2. Ensuring that appropriate space in the school was provided for the students when they were online. Regardless of whether this was part of the F2F class or a whole different room, the students needed a place.
  3. Liaising with CDLI; learning what was up and what was new.
  4. Supervising tests and labs.
  5. Ensuring that students were on task
  6. Communicating with eTeachers whenever there was an issue with Teaching and Learning that was affecting the students.
  7. Providing basic training on how to get online for the first time and on how to use the tools.
  8. Providing onsite tech. support. This included things like preparing trouble tickets regarding connectivity downtime, boxing up damaged equipment and unpacking and then setting up replacement equipment.
CDLI relies on onsite support. Students require adequate supervision, for example, especially for labs and tests
CDLI relies on onsite support. Students require adequate supervision, for example, especially for labs and tests

I recall that time like it was today!  I took notes of what was required on a flipchart or a whiteboard and after the list was complete it was similar to the one above but in a different order. One of the principals remarked that it was an onerous one and that eLearning at the school did come at a cost. The principal went on to say, though, that this was not to be negative—the tasks got done but we really needed to find a more organized way to do them. Another principal then followed up by noting that, based on the skills of his available staff members he has actually farmed it out. Others then weighed in to say that they had done essentially the same. Together then we looked at the required tasks and looked to classify them. The list above is fairly close to the one we wound up with in the end and based on it, Doug Furey suggested that we actually stop thinking in terms of mTeachers and, instead, focus on mTeams. That was it! With that said it all became so obvious and we quickly came up with a working description of what comprised an mTeam. It had four components.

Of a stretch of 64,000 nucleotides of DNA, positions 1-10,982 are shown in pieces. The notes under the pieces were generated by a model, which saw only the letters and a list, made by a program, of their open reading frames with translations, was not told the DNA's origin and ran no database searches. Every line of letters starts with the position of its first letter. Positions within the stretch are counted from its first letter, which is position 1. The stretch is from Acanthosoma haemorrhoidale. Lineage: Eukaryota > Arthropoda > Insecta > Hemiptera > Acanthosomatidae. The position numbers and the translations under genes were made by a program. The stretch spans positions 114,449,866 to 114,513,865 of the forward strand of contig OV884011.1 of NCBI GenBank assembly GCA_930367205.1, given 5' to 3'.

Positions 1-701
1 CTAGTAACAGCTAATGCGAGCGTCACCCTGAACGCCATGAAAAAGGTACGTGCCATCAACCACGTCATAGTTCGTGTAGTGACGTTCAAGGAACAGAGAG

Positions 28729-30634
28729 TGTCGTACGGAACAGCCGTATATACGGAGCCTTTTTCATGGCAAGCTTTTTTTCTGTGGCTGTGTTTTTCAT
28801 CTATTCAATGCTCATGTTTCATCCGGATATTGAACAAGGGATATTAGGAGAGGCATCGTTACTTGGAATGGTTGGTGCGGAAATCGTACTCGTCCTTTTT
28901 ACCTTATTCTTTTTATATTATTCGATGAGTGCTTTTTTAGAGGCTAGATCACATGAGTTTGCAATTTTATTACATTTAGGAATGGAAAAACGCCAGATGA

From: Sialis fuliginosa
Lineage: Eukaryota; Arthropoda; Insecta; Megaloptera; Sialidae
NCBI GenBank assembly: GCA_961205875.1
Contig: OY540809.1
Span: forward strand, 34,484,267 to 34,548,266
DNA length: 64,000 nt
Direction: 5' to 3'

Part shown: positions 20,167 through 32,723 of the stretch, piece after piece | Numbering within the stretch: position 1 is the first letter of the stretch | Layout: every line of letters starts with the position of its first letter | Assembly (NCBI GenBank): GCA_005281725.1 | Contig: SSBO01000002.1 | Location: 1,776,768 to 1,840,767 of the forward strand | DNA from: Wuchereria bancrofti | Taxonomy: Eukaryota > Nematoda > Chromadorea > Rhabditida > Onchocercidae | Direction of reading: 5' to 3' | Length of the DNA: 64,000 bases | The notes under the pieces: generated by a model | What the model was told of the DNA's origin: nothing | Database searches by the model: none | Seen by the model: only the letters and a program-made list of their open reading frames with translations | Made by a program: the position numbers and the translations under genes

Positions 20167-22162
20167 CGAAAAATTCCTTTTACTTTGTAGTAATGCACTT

1. Administration: Typically done by the principal or designate, this consisted roughly of tasks 1-3 above, namely registering and selecting students and ensuring that they had an adequate, supervised space.
  2. Coaching: Typically done by an onsite teacher this consists of tasks 4-6, namely student supervision and liaising with the eTeachers as needed.
  3. Peer Support: Typically done by a more senior fellow student, this included some aspects of coaching as well as the basic training.
  4. Technical: Typically done by the district technicians with help from onsite student tutors.

In subsequent years CDLI embarked on a series of mTeam training sessions. These were done for new schools and, periodically, to refresh existing schools as personnel sometimes moved on and besides, the procedures and tools were evolving anyway. These were generally held on regional basis in district offices and were attended by Frank, Bob, Me, the nearby eTachers and some of the district’s technical staff and program specialists.

Frank--the only person who was at EVERY single mTeam session.
Frank–the only person who was at EVERY mTeam training event. In this session he is showing where to find training and other resources on our server.
Bob leads an mTeam training session. Look at him--yaffle of handouts! In all the session you will always see a mini-lab we created using laptops, just like was done in the STEM~Net days